–Biddle to Roosevelt from a letter reprinted in An American Artist’s Story
To make a long story short, President Roosevelt liked the idea – especially since a vast mural program could convey the ideals of his Administration – and it became part of his radical but effective New Deal program, which was intended to break the back of the Great Depression.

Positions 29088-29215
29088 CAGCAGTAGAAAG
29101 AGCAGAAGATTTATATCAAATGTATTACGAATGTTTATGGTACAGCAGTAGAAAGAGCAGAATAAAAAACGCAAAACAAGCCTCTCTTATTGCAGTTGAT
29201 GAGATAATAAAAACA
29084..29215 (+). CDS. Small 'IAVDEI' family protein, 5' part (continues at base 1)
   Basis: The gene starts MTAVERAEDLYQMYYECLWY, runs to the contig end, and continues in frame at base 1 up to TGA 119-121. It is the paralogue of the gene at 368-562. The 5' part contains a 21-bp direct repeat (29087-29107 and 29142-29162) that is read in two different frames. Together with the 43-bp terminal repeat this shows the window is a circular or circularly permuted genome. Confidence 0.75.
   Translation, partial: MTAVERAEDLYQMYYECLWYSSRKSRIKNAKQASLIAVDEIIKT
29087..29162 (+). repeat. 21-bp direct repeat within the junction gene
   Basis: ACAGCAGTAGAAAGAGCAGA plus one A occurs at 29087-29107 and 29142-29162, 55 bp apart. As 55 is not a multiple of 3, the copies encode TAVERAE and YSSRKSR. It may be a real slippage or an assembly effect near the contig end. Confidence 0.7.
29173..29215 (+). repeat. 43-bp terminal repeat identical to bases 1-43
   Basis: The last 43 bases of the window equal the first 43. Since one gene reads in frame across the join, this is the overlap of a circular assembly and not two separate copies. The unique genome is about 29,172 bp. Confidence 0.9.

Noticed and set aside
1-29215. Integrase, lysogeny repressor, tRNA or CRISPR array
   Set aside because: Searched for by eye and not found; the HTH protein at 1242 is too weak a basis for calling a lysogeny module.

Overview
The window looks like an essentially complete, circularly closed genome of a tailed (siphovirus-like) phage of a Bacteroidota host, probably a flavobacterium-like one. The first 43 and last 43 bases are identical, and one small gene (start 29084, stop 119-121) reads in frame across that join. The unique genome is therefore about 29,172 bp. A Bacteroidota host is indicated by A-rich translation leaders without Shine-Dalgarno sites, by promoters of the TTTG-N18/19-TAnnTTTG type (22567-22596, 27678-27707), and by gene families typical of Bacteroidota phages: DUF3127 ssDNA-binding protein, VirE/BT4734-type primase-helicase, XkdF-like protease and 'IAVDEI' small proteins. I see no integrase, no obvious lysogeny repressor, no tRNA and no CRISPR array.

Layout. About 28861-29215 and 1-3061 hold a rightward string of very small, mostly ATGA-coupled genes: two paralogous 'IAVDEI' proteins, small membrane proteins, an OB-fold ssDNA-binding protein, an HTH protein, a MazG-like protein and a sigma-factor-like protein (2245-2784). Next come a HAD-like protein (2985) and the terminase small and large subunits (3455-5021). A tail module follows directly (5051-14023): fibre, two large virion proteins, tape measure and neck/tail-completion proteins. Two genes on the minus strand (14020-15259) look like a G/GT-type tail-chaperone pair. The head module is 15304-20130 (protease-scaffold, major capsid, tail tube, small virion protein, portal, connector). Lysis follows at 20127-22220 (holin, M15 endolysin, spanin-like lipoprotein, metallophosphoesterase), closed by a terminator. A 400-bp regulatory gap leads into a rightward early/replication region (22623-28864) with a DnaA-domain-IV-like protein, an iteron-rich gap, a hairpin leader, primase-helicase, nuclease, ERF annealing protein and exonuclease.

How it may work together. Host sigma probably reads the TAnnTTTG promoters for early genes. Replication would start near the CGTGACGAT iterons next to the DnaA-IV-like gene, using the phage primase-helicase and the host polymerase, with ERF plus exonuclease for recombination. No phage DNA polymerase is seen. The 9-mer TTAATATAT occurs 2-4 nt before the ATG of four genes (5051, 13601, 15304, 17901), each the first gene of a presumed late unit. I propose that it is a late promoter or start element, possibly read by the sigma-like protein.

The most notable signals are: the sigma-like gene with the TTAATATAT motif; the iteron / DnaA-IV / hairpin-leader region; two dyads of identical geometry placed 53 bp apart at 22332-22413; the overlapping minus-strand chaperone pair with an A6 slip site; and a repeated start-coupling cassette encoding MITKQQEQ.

The project that was fought over politically became known as the Public Works of Art Project (PWAP). It called for a six-month plan by government subsidy of artists and ran from December 1933 through June 1934. Painters and others were paid to make art. No fewer than 3,750 were paid $23 per week to execute 15,660 works of art (mostly paintings of various sizes), some of which – about 700 – were murals painted in post offices, schools and other public places. The first six-month experiment of the Public Works of Art Project (PWAP), financed by funds from the Civil Works Administration (CWA) and directed by the painter-businessman Edward Bruce (1879-1943), was a stunning success in that artists were able to depend upon an income, meager as it was. In fact, the PWAP provided the impetus for further programs, first the Section of Painting and Sculpture, within the Treasury Department, which operated between October 1934 and June 1943. Simultaneously, the Works Progress Administration (WPA), referred to as Federal Project Number One, was ready to roll in 1935 and it lasted through May 1943. It funded the Treasury Relief Art Project (TRAP), also organized by Bruce, between July 1935 and June 1938. The fourth program, the WPA Federal Art Project (WPA/FAP), which operated between September 1935 and May 1943, was guided carefully by Holger Cahill (1887-1960). This prolific writer, connoisseur and museum curator, came to the United States as a child from Iceland, part of a destitute immigrant family. I’m sure he knew what the PWAP was all about. A fierce egalitarian, Cahill believed art belonged to all Americans, not just to the rich, and he emphasized community participation in the arts; ideally, the Fine Arts and utilitarian crafts were to be a part of everyday life. Repelled by Art for Art’s Sake elitism and the grandiose traditions of European academies, Cahill preferred a simple, realist and indigenous American art (Regionalism), what Thomas Hart Benton’s flag-waving mentor Thomas Craven was advocating. Nevertheless, while Bruce regulated that the Regionalists’ “American Scene” would be the orthodox subject matter in the PWAP, artists of the decentralized WPA/FAP, administered in the states, could be one of a variety of “stylistic persuasions.”